WITH APOLOGIES to Sons of Ben, most Americans don't give a hoot about soccer. We don't look at it as a major sport and wonder aloud how anyone can watch a game where 1-0 leads are insurmountable.

But in Goiania, Brazil . . . you heard me, in Goiania, Brazil . . . the fans booed the national team after what they felt was a listless 0-0 final in a friendly (that's a game against another country that doesn't count for anything; we call them exhibition games here in America) against the Netherlands. And in Baku, Azerbaijan - you heard right - journalists, during a press conference, threw a roll of toilet paper and a special kind of water at Azerbaijan coach Berti Vogts to, as the Associated Press reported, "express their displeasure with the national team's performance." In Azerbaijan! What in the name of Johan Cruyff is this world coming to?

In Brazil, the fans are not happy with the fact that the team is winless against quality foes under coach Mano Menezes. They were expecting to see a team that was ready to challenge for the upcoming Copa America and avenge its ouster by the Dutch in the quarterfinals of the 2010 World Cup.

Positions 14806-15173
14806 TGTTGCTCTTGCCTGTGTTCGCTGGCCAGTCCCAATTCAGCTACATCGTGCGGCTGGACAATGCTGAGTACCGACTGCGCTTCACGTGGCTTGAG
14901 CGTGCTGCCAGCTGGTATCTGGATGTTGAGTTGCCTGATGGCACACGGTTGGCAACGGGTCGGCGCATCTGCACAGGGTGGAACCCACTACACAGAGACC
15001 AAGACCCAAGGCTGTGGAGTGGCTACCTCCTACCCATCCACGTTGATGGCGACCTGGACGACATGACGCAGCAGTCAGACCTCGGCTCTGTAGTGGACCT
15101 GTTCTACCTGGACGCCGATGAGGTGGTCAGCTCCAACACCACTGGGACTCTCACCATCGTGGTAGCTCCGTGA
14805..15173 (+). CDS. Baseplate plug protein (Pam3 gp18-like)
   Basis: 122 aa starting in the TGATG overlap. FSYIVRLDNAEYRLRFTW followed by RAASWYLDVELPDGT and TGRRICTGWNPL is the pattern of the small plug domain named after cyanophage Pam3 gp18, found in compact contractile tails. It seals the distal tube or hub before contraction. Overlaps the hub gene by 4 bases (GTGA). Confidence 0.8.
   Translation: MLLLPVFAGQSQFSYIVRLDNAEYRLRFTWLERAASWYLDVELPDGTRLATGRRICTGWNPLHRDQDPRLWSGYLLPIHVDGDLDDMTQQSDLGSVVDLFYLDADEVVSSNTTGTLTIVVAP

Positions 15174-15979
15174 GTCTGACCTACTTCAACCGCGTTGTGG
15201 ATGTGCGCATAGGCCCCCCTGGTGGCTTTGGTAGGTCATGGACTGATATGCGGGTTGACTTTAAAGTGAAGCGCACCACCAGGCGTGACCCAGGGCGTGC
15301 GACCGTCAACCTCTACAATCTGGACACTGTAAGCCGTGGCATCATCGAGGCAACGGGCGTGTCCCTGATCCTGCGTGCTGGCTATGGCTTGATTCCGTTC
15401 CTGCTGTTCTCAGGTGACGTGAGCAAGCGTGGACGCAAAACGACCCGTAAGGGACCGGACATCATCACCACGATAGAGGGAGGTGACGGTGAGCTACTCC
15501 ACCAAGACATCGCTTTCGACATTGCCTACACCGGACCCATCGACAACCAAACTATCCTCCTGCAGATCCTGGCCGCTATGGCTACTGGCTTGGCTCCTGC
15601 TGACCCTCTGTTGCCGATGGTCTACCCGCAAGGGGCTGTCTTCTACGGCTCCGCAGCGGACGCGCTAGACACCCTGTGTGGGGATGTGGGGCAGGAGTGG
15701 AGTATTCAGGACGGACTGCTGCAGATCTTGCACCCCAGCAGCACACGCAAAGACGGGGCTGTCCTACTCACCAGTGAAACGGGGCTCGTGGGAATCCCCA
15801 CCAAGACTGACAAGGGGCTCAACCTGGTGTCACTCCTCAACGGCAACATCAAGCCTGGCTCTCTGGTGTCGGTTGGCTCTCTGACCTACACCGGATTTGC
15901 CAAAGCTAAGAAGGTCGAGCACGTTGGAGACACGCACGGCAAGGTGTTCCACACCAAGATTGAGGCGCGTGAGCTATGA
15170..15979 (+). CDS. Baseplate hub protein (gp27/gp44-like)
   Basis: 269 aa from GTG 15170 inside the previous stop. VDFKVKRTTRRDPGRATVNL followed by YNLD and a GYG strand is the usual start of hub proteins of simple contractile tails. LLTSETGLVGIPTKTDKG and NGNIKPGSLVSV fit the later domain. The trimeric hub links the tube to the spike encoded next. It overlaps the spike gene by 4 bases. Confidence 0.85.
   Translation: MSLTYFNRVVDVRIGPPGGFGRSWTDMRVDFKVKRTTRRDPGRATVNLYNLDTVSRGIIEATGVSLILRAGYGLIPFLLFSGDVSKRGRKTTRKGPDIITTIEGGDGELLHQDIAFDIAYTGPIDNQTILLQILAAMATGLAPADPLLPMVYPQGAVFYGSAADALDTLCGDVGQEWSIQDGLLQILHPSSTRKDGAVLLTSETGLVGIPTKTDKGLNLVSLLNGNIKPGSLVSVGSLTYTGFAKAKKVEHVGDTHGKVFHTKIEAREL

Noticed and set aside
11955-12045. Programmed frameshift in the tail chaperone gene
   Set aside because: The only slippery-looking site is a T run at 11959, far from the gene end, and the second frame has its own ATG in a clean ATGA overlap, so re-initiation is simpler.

"It's sad to be jeered like that," Brazil striker Neymar said. "But the fans came out to see goals and to see Brazil win."

The fans' boos became even louder after the final whistle. The Folha de S. Paulo newspaper, Brazil's largest, said on its front page yesterday that the match put fans to sleep, while the Diario de S. Paulo said Brazil succeeded only in attracting criticism.

By the way, Brazil has won five World Cups.

Back to those toilet paper-tossing journalists in Baku. The journalists didn't stop at toilet paper. They also presented Vogts with a jug of water, the type used in Muslim countries to wash after using the toilet. The Russian newspaper Sport-Express cited Vogts as describing it as an attack and saying he has reported it to the police.

A spokesman for the Azerbaijan Football Federation, however, downplayed the situation.

Can you imagine Andy Reid in Baku, in front of those journalists? Me, too.

- Mark Perner

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